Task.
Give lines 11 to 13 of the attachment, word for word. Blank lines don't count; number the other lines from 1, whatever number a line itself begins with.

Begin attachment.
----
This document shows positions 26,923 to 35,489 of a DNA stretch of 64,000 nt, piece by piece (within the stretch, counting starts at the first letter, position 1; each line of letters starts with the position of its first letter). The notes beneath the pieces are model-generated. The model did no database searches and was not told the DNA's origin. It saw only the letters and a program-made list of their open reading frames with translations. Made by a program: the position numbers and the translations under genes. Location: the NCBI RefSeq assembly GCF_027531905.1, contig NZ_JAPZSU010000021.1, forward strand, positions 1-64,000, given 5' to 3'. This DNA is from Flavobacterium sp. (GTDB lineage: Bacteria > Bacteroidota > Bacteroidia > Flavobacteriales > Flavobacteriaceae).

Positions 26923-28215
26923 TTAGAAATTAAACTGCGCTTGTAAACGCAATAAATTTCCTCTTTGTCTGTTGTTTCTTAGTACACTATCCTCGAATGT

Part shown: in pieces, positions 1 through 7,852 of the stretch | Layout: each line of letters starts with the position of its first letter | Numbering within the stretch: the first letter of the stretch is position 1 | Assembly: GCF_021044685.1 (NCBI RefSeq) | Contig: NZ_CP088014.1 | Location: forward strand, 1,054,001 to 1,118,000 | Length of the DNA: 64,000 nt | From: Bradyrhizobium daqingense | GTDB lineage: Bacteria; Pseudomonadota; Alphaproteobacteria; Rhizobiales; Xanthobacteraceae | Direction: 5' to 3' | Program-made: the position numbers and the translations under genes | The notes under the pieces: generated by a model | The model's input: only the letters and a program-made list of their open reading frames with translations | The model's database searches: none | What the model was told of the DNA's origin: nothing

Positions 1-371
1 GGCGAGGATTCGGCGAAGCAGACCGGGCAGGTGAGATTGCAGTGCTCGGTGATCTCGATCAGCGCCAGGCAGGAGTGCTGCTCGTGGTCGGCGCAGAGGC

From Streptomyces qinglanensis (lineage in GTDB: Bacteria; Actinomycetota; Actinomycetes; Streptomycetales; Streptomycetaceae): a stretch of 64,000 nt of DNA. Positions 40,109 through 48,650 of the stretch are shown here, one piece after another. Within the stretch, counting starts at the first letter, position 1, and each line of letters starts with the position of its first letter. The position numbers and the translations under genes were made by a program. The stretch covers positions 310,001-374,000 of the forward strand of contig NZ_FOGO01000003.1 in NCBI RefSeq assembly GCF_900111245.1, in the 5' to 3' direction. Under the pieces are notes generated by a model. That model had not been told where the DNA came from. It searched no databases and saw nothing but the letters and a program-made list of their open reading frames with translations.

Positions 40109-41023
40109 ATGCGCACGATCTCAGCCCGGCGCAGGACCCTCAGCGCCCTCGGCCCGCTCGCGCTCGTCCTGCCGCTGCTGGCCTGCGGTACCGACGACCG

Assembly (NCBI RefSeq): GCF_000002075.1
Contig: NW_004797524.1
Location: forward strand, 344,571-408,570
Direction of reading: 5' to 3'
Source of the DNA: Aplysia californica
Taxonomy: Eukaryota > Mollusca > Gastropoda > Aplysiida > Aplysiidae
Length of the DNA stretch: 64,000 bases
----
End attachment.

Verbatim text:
Contig: NW_004797524.1
Location: forward strand, 344,571-408,570
Direction of reading: 5' to 3'